Dial, vernier, and digital calipers can take accurate outer diameter (O.D.), inner diameter (I.D.), length and depth measurements for metalcraft, woodworking, and other tasks. Hobbyists, machinists, and industrial users use all 3 for various needs.
Used well, these tools help you produce consistent, high quality work. If the wrong tool is used, or the tool is used incorrectly, mistakes and wasted time and materials can result. Of the 3 options, which should you choose and why?
Dial caliper pros and cons
Dial calipers don’t have a digital screen, and thus require no batteries. Batteries in a digital caliper can die at inconvenient times, but a dial caliper will never have a dead battery!
While digital caliper displays can be easier to read than the dial type, there is one exception - bright sunlight, which can make digital LCD displays harder to read. Using a dial caliper can be slower than a digital caliper, which displays the measurement instantly.
Dial calipers use a rack-and-pinion system, which can come out of alignment if the caliper is dropped, so care is important.
You should keep calipers dry whenever possible, but it’s worth noting that due to their mechanical design, dial calipers can continue to work well when wet. This isn’t true of digital calipers, which can malfunction when damp.
Dial calipers generally come in either metric or imperial (but not both), which means you might need two; while a digital caliper can often convert from metric to imperial on-the-fly.
Kept free from debris, dial calipers are very accurate.
Vernier caliper pros and cons
A key benefit of vernier calipers is fewer moving parts - there is less to go out of calibration or break. With no batteries required, the tool will always work and you’ll never have downtime due to a dead battery. Any inaccuracy when using a Vernier caliper typically comes from operator error, not the tool itself.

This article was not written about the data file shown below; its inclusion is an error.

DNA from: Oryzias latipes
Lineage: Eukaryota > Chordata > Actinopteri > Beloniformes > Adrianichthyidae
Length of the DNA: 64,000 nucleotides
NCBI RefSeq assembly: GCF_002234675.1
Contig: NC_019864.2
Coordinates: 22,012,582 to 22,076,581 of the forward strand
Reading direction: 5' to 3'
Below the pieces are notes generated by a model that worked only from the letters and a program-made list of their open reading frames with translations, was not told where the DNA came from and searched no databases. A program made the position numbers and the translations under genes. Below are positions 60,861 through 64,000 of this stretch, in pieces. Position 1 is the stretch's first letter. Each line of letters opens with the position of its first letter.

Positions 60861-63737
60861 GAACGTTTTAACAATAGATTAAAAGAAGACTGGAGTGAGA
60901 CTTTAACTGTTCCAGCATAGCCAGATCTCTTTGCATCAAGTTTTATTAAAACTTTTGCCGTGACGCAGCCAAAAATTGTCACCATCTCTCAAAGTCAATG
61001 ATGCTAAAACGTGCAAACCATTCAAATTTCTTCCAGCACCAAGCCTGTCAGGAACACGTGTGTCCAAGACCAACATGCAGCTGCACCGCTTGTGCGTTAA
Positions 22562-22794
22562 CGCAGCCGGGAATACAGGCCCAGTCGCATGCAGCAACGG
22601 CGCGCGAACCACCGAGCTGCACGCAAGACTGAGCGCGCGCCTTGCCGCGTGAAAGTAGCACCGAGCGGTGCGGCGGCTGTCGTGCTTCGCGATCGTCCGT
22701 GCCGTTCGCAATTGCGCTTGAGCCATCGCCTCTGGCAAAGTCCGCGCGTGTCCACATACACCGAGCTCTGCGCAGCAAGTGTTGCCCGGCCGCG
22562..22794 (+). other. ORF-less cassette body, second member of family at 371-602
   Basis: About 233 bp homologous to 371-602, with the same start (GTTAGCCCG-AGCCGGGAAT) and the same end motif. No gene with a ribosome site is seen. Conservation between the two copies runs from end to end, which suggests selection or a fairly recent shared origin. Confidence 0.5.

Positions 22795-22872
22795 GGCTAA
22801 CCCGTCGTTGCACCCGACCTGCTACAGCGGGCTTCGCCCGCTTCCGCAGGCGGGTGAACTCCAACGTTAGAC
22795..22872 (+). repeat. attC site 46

A downside of Vernier calipers is that use is slower compared with a digital caliper, which displays the result immediately. Reading the values from a Vernier caliper requires a bit more time and thought.
Compared with dial and digital calipers, most Vernier calipers don’t go to the same number of decimal places. Whether this is important depends on the user and the task - this may not be important for woodworking, for example, where a Vernier caliper can be more accurate than what’s possible working with the material.
Some Vernier calipers have metric and imperial units on the same tool, so you need to buy fewer tools if you work in both unit scales.
Digital caliper pros and cons
A key advantage of a digital caliper compared to a dial or Vernier type is the instant digital readout on a built-in LCD display. Large text can be easier to read, especially for users with poor eyesight, and operation is very fast, showing results immediately.
Because digital calipers don’t use a rack-and-pinion system, they are more resistant to knocks.
Some digital calipers can be switched between metric and imperial units via a press of a button, very convenient.
Digital calipers come with some downsides - notably, they include electrical components, so extra care needs to be taken around moisture. They also rely on batteries, which can die at inconvenient times, so make sure to keep spares around if you elect to use a digital caliper.
Because digital calipers can be zeroed at any opening size, you can use them to easily make comparison measurements.
If you have questions about which caliper to choose, or how to get the most out of the caliper you already own, contact one of our experts at All Industrial Tool Supply for help.